A report published by Information Services Group (ISG) suggests the complexity of cloud-native technologies such as Kubernetes and emerging service mesh platforms is driving more organizations toward consuming managed services delivered via the cloud versus deploying these technologies on their own.
Blair Hanley Frank, a principal analyst at ISG, says while there is a lot of interest among developers in building and deploying microservices-based applications built using containers, the number of organizations that have the skills required to manage platforms such as Kubernetes remains comparatively slight.
Rather than managing Kubernetes and all the attenuated technologies required, Frank says more developers are opting to rely on a managed service. Most often, that managed service is provided by a cloud service provider. However, as hybrid cloud computing evolves, it’s apparent that managed service providers (MSPs) that can deploy Kubernetes across multiple clouds will see increasing demand for that expertise, says Frank.
The ISG report evaluated the capabilities of 41 providers of various types of managed services based on cloud-native technologies. It cites HCL, IBM and VMware as leaders in three quadrants and Accenture and Sysdig as leaders in two. Aqua Security, Check Point Software, Dynatrace, HashiCorp, Mirantis, Palo Alto Networks, Splunk and Wipro are named as leaders in one quadrant. D2iQ, LightStep, Mphasis and Solo.io each were named Rising Stars.
Of course, any report based on quadrants only captures the state of IT market segment for a brief time. In many cases, innovations that have occurred either shortly before or after a report is published are not considered. However, the report does makes it clear that competition is already fierce across MSPs ranging from IT services providers to traditional IT vendors that have expanded their reach into managed services.
Most of the early deployments of Kubernetes clusters were done by internal IT teams before managed services based on cloud-native platforms began to mature. Now it’s not uncommon for an internal IT department to deploy its first Kubernetes cluster themselves before opting to reply on a managed service to deploy and manage Kubernetes at scale. Not only is it proving difficult to manage complex Kubernetes clusters environments at scale, but more IT organizations also now lean toward managed services in part because large swaths of internal IT teams are working from home to help combat the spread of COVID-19.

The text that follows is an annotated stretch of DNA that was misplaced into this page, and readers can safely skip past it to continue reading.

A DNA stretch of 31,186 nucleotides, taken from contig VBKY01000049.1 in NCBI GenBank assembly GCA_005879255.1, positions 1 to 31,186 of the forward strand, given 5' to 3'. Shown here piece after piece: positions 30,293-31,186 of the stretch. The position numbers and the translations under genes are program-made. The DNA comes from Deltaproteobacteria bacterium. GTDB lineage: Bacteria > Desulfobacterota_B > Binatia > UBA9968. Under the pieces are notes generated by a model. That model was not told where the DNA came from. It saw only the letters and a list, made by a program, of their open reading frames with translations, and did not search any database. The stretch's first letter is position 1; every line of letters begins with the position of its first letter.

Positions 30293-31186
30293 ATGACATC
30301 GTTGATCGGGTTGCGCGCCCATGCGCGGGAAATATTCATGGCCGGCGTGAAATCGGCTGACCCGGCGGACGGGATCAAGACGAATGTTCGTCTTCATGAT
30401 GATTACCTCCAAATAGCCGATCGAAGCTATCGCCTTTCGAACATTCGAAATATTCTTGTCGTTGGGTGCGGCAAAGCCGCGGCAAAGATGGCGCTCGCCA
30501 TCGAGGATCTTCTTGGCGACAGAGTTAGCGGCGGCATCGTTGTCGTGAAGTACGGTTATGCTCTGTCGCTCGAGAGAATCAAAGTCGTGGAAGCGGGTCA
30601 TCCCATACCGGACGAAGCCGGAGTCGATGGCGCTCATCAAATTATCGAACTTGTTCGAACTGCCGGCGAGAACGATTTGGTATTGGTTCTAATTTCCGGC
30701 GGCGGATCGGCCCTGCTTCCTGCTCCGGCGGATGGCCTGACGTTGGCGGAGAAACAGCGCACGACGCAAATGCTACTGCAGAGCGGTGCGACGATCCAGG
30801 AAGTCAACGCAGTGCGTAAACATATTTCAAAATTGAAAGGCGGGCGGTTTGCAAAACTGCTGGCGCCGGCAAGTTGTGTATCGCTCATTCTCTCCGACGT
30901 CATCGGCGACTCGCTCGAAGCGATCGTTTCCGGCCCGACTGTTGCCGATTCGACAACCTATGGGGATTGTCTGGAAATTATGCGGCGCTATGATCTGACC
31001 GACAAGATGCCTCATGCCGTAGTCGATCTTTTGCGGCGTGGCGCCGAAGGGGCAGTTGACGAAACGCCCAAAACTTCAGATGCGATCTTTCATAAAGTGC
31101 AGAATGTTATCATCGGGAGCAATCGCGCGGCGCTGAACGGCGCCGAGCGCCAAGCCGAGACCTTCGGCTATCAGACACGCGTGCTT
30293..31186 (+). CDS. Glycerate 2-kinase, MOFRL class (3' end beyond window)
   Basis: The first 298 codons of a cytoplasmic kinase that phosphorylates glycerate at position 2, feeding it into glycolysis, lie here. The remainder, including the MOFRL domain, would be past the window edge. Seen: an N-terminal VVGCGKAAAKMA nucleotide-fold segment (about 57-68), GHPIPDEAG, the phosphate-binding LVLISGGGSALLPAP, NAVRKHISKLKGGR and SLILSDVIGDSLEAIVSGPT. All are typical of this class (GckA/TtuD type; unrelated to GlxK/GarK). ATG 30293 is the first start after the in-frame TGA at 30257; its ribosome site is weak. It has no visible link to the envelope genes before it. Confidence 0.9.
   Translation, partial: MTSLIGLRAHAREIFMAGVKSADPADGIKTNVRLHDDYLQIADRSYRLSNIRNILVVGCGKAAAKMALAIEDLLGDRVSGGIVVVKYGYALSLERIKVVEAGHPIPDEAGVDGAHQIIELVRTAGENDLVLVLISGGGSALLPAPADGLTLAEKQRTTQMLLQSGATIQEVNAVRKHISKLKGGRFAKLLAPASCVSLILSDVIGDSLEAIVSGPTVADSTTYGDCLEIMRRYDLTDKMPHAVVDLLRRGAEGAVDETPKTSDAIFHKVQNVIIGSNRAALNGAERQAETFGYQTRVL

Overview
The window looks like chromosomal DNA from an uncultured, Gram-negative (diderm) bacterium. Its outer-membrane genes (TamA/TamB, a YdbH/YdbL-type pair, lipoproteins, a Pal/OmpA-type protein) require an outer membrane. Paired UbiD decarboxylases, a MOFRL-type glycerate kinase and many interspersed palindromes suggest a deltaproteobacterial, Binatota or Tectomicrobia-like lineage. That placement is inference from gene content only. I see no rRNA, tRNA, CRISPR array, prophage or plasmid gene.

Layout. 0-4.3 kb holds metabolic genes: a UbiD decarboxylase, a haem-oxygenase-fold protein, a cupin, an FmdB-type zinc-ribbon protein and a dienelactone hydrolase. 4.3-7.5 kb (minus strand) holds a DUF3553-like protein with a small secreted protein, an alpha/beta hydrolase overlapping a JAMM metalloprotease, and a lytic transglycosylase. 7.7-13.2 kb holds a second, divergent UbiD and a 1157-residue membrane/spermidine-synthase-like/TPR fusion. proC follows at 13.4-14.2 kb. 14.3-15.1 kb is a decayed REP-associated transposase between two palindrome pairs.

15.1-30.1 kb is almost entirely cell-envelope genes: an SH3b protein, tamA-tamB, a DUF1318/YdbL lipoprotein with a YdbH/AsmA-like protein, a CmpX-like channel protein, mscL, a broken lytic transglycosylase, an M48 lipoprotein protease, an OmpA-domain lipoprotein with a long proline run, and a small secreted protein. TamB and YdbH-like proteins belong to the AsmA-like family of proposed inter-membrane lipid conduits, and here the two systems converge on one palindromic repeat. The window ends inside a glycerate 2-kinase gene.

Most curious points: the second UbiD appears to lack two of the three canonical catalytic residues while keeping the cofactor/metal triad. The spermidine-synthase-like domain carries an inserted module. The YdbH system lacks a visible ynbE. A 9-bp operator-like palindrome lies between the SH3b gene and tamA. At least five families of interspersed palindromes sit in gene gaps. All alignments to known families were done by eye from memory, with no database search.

In addition, Frank notes, digital business transformation initiatives have been accelerated, most of which require cloud-native technologies to deploy microservices-based applications constructed using containers. The amount of time many internal IT teams might have expected to make a transition to new platforms has been shortened considerably, he says.
Historically, managed services have accounted for less than 20% of the consumption of IT services. In the age of cloud consumption, there’s obviously been more consumption of managed services. Less clear is to what degree managed services might be the primary way Kubernetes and associated cloud-native technologies are consumed. Regardless of approach, the one thing that is clear is there soon will be more Kubernetes to manage than ever.